A senior citizen (right) talks with a bank clerk at Hana Bank’s branch in central Seoul. (Hana Bank)
This is a part of a series of articles investigating financial activities of seniors amid the rapid digitalization of the finance industry. --Ed.
Yang Kyung-soon, a 72-year-old woman living in a small neighborhood in Uiseong, North Gyeongsang Province, takes a two-hour round-trip bus journey to visit her bank. Twice a month, Yang makes the trip downtown to pay her utility bills.
She has banking service apps on her smartphone that can process the payment in a second, but she feels more comfortable paying the bills in person -- not to mention the free coffee and friendly conversation with bank clerks.
“Staff at the bank taught me how to use mobile banking services, but it still seems complicated to register personal authentication certificates on the mobile application or apply for mobile-only financial programs,” she said.
Yang is one of many among a rapidly graying population who still relies heavily on offline bank operations in South Korea, the world’s most wired country currently undergoing a massive financial digitalization.
Digital banking penetration of Asia’s fourth-largest economy is on a par with that of New Zealand at 99 percent as of 2018. It is the highest figure among advanced Asian countries, including Japan and China, which posted 77 percent and 84 percent, respectively, according to a McKinsey report titled “Asia Banking in the Digital Consumer Age.”
But for many seniors born around the time of the 1950-53 Korean War, parking their money upon recommendation by bank clerks seem to be safer then tapping yes or no buttons on mobile phones.
According to a survey conducted by the Bank of Korea in 2018, merely 6.3 percent of respondents aged over 70 had made financial transactions via commercial banks’ mobile applications in the past three months, which was far below the respective 87 percent and 76.2 percent of people in their 30s and 40s.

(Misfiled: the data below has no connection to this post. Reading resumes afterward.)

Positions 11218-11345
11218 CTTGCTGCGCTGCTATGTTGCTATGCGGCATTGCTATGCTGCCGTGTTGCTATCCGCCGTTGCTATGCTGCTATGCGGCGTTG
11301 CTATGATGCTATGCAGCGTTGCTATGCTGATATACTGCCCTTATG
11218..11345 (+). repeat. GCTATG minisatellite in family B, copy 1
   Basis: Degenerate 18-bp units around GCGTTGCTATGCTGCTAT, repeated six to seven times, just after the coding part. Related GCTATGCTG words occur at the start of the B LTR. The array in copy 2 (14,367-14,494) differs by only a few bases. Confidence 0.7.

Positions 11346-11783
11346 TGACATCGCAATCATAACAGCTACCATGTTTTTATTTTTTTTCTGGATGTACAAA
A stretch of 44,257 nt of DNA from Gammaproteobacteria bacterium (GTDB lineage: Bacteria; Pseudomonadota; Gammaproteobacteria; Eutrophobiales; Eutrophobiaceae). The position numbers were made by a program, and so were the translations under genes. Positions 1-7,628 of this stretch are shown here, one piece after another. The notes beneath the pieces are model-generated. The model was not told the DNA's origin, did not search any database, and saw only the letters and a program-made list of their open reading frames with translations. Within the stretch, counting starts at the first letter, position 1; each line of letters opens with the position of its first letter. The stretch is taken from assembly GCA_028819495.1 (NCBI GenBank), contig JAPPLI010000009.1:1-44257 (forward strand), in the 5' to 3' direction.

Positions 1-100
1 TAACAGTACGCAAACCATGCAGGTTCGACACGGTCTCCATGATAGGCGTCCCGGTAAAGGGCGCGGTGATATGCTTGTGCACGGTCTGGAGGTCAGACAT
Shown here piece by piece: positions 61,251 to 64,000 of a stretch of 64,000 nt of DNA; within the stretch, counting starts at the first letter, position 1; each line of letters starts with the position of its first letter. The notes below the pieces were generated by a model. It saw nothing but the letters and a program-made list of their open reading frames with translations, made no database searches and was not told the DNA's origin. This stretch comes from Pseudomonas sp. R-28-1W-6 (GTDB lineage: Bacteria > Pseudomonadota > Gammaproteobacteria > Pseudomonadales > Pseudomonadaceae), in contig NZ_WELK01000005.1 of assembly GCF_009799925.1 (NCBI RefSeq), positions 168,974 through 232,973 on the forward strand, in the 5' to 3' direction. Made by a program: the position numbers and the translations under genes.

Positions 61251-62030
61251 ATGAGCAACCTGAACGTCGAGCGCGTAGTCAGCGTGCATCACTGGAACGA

Subscribers aged 60 or above of the nation’s internet-only banks, including KakaoBank and K bank, accounted for 3 percent of the total users, according to Rep. Yoo Dong-soo of the ruling Democratic Party of Korea, quoting data from the two lenders.
Despite reluctance among seniors to embrace digitalization, the country’s major commercial banks shuttered scores of outposts last year as part of digital innovation plans.
The number of physical bank branches decreased by 304 to 6,405, data from the Korea Federation of Banks showed. Most of the branch closures occurred in the capital area and metropolitan cities.
A digital divide also means lack of access to profit-making information. Yoon Jeong-hwan, a 56-year-old office worker living in Gyeonggi Province, recently learned that products found only online could charge less commission fees.
“Despite digital banking services’ benefits, I normally end up resorting to face-to-face consultations with bank clerks when making important monetary decisions, especially regarding asset management,” he said. “That way I feel relieved, but I feel like I am losing the opportunity of investing in a more profitable product.”
Baby steps for digitalized finance